Damage by nutria occurs throughout their range. The ranges of nutria, beavers, and muskrats overlap in many areas and damage caused by each may be similar. Therefore, careful examination of sign left at the site is necessary to identify the species that is responsible. Most damage is from feeding or burrowing. In the US, most damage occurs along the Gulf Coast of Louisiana and Texas and around Chesapeake Bay.
Damage to Structures
Most damage caused by nutria is due to their burrowing activity. Nutria are notorious for undermining and breaking through water-retaining levees in flooded fields used to produce rice and crawfish. Burrows of nutria may weaken flood-control levees in low-lying areas. In some cases, tunneling in levees is so extensive that water will flow unobstructed, necessitating complete reconstruction of the structure.
Nutria sometimes burrow into Styrofoam® floats under boat docks and wharves, causing the structures to lean and sink. They burrow under buildings, which may lead to uneven settling or failure of foundations. Burrows can weaken roadbeds, banks, levees, dams, and dikes, which may collapse when soil is saturated by rain or high water, or when subjected to the weight of vehicles, farm machinery, or livestock on the surface. The action of rain and waves can wash out and enlarge collapsed burrows and compound the damage.
Damage to Livestock and Pets
Nutria present an indirect threat to pets and livestock. The feeding and digging of nutria impact sources of food for other species and the integrity of levees and embankments.
Damage to Landscapes
Damage caused by nutria, muskrats, and Norway rats often is confused in fields of rice. Nutria and muskrats damage rice plants by clipping stems at the water line in flooded fields. Norway rats clip stems above the surface of the water.
In the US, sugarcane and rice are the primary crops damaged by nutria. Grazing by nutria on rice plants may reduce yields significantly and damage can be locally severe. Stalks of sugarcane often are gnawed or cut during the growing season, with only the basal internodes of the cut plants that are eaten. Other crops that may be damaged include corn, grain sorghum, beets, alfalfa, wheat, barley, oats, peanuts, melons, and a variety of vegetables from home gardens and farms.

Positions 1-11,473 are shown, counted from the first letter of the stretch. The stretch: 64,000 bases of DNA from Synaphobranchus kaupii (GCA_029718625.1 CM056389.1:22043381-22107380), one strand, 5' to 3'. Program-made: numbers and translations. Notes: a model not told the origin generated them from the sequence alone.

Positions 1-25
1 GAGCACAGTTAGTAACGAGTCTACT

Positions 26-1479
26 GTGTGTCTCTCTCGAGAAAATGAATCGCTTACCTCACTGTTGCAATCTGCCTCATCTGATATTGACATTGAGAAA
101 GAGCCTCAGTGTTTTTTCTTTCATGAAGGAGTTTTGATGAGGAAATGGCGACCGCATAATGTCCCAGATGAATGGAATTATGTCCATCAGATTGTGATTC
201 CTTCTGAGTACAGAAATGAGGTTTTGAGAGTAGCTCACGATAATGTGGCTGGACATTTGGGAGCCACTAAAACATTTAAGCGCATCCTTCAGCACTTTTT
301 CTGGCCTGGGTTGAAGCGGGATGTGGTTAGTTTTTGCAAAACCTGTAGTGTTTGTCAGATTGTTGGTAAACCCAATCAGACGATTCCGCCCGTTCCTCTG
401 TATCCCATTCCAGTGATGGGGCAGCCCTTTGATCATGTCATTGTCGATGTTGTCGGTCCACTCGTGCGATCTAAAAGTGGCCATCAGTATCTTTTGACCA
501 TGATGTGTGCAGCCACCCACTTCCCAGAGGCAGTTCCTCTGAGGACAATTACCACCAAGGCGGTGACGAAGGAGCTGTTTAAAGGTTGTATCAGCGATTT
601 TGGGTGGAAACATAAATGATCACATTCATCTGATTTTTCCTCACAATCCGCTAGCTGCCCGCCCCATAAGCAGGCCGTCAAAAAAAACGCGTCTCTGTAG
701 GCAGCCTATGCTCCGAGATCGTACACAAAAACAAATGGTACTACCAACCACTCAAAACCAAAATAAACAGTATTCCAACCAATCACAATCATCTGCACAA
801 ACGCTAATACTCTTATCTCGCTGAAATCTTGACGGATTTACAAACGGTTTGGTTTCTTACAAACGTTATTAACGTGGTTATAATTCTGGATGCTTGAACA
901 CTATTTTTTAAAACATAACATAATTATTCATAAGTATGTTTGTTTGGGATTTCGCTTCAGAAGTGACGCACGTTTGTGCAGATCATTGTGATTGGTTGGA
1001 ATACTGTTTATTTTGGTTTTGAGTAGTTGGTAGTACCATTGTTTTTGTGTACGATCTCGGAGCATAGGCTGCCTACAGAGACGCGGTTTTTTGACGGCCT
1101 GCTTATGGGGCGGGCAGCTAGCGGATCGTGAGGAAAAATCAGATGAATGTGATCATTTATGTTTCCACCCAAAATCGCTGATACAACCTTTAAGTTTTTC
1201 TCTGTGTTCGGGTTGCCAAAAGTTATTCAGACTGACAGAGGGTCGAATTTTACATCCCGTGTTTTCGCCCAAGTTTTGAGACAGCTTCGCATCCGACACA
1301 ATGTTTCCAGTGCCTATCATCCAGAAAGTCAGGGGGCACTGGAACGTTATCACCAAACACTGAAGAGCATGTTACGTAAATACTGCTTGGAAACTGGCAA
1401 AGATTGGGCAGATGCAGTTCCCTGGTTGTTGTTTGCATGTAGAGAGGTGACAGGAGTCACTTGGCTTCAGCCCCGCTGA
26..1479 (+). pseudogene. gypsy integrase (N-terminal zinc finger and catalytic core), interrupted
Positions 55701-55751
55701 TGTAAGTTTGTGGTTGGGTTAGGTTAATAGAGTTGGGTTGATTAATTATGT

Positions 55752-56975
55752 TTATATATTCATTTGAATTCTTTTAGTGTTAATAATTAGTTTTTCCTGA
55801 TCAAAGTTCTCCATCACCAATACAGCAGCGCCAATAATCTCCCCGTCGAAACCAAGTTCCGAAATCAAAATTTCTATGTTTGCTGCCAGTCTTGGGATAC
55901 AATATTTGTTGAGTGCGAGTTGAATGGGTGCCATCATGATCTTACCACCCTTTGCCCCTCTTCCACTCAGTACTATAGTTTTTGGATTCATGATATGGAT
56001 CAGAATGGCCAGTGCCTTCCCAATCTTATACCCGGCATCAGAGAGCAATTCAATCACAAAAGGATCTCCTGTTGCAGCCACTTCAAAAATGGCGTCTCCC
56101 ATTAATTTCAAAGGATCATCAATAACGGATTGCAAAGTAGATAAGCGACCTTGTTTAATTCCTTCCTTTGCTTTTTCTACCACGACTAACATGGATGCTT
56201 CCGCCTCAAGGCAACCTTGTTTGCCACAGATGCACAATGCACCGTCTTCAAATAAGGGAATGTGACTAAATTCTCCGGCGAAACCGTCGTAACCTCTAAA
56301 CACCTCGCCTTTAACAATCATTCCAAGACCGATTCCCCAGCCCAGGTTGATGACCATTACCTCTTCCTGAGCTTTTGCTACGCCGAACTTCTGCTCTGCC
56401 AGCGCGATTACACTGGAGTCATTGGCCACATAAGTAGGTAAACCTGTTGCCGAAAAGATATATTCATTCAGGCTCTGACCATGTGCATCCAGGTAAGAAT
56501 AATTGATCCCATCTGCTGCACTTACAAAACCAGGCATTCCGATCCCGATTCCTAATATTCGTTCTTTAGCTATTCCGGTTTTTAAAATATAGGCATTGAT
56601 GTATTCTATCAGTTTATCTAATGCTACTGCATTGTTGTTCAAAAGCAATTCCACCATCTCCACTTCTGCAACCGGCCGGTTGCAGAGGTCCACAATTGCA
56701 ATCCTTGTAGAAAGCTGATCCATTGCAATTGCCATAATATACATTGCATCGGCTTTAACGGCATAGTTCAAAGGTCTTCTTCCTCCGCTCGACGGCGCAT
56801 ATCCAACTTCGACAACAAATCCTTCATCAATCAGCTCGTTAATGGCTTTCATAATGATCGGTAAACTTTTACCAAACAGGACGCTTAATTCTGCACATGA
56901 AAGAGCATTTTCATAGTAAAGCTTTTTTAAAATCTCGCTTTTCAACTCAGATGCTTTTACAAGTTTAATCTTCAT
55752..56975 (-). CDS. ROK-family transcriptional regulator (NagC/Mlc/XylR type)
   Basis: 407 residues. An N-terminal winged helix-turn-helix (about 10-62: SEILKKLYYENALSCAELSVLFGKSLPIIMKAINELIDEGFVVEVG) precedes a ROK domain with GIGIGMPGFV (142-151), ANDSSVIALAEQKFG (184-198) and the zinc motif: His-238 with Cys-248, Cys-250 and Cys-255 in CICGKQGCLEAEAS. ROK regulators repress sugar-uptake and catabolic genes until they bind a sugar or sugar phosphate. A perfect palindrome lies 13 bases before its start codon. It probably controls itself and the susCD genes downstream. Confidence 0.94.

Trees girdled by nutria often have no marks from their teeth, as bark may be peeled from the trunk. The crowns of seedling trees usually are clipped, similar to damage by rabbits and discarded along with other woody portions of the plant. Nutria girdle fruit, nut, and shade trees and ornamental shrubs. They dig in lawns and golf courses when feeding on sod grasses. Damage from gnawing on wooden structures is common. Nutria gnaw on Styrofoam® floats used in commercial crawfish ponds.
At high densities and under certain adverse environmental conditions, foraging of nutria can substantially impact plant communities. In Louisiana, nutria often feed on seedling baldcypress and can cause the complete failure of stands. Excessive use of emergent marsh plants can damage vegetation that is desirable and aggravate coastal erosion problems by destroying vegetation that holds marsh soils together. Nutria are fond of tubers of grassy arrowhead and may destroy stands that have been propagated as food for waterfowl.
Health and Safety Concerns
Nutria can be infected with several pathogens and parasites that can be transmitted to humans, livestock, and pets. The role of nutria in the spread of diseases such as equine protozoal myeloencephalitis, leptospirosis, hemorrhagic septicemia, paratyphoid, and salmonellosis is not well documented. They may host several parasites, including the nematodes and blood flukes that cause “nutria itch” or “swimmer’s itch,” the protozoan responsible for giardiasis, tapeworms, and common liver flukes. The threat of disease may be an important consideration when livestock drink water that is contaminated by feces and urine of nutria. Nutria play a role in spreading tuberculosis, false tuberculosis, and septicemia. People should exercise caution when handling nutria to avoid being scratched and bitten. Feeding should be avoided also as bites have occurred where nutria were being fed by the public.